I'm amazed by all the answers here suggesting the use of FFT, given that FFT isn't generally precise enough for pitch detection. It *can* be, but only with an impractically large FFT window. For example, in order to determine the fundamental with 1/100th of a semi-tone accuracy (which is about what you need for accurate pitch detection) when the fundamental is around concert A (440 Hz), you need an FFT window with 524,288 elements. 1024 is a much more typical FFT size - the computation time become progressively worse the larger the window.

I have to identify the fundamental pitch of WAV files in my software synthesizer (where a "miss" is immediately audible as an out-of-tune instrument) and I've found that autocorrelation does by far the best job. Basically, I iterate through each note in the 12-tone scale over an 8-octave range, compute the frequency and the wavelength of each note, and then perform an autocorrelation using that wavelength as the lag (an autocorrelation is where you measure the correlation between a set of data and the same set of data offset by some lag amount).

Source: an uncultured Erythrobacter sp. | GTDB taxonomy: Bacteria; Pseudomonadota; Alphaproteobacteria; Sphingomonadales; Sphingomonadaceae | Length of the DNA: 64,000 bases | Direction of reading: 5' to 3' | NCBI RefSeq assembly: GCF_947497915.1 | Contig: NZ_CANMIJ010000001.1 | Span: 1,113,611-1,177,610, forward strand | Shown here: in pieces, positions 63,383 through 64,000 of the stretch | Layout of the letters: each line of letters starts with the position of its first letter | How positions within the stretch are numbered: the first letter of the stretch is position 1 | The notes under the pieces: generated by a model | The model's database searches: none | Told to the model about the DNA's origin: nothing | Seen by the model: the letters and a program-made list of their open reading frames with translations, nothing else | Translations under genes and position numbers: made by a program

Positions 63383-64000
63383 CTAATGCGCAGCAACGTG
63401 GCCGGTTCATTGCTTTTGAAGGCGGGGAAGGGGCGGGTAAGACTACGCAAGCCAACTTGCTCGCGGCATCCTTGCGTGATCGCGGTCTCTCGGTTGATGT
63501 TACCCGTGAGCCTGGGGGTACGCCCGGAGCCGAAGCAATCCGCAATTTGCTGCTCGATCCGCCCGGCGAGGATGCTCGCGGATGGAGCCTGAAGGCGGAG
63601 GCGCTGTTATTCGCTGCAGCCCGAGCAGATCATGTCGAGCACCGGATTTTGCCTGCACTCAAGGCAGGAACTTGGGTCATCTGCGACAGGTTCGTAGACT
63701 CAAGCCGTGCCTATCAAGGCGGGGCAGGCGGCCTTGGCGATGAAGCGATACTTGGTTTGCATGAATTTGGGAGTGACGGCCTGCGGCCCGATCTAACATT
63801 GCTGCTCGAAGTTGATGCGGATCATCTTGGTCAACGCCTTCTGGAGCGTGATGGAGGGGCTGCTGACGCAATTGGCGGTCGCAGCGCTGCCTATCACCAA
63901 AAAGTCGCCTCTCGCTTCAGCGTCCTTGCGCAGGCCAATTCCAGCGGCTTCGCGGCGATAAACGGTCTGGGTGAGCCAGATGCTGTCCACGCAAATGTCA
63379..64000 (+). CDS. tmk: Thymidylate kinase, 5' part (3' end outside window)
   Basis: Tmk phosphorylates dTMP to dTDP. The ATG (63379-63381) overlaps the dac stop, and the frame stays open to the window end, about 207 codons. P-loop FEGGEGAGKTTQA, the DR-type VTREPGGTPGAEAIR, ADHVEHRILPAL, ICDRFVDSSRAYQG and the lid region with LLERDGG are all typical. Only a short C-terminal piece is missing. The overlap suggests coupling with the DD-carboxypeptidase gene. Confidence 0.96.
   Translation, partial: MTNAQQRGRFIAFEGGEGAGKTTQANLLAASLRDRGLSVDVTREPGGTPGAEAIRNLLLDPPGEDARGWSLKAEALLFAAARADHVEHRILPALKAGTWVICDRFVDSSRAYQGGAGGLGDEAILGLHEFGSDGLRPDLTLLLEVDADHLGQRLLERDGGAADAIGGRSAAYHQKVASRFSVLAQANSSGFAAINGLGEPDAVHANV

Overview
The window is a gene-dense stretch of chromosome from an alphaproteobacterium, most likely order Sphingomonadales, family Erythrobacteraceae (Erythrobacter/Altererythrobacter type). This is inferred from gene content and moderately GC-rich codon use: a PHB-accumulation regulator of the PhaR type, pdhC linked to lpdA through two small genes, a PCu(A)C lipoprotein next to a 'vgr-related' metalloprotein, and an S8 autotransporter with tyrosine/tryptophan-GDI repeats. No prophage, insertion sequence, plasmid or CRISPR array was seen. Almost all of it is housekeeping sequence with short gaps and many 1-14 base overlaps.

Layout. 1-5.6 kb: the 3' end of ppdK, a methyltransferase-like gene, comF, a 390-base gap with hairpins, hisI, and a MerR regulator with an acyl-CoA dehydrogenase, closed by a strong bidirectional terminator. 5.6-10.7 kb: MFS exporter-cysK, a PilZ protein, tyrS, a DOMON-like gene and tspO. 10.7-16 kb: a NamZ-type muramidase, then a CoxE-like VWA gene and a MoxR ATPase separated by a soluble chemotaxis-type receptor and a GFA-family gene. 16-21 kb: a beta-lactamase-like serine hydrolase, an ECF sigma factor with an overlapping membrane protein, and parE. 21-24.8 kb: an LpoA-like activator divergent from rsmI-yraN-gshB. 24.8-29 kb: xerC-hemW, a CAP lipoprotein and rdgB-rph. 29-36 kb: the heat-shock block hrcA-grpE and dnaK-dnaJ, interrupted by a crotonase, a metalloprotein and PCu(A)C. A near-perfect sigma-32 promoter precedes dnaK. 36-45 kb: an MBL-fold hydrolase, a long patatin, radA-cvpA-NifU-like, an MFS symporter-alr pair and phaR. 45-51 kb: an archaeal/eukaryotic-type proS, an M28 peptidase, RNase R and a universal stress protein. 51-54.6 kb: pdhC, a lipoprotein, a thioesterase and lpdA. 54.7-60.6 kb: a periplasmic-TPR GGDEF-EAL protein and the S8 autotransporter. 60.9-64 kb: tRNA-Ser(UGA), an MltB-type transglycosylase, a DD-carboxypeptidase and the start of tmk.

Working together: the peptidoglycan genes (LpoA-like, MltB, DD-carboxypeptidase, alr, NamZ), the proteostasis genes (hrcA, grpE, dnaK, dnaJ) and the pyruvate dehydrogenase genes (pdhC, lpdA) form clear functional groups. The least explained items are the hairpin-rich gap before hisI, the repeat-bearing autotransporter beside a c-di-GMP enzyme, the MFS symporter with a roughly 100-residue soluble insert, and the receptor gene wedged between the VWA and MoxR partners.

The note with the highest autocorrelation score is thus roughly the fundamental pitch. I then "hone in" on the true fundamental by iterating from one semi-tone down to one semi-tone up by 1/1000ths of a semi-tone, to find the local peak autocorrelation value. This method works very accurately, and more importantly it works for a wide variety of instrument files (strings, guitar, human voices etc.).

This process is *extremely* slow, however, especially for long WAV files, so it could not be used as is for a realtime application. However, if you used FFT to get a rough estimate of the fundamental, and then used autocorrelation to zero in on the true value (and you were content with being less accurate then 1/1000th of a semi-tone, which is absurdly over-accurate) you would have a method which was both relatively fast and extremely accurate.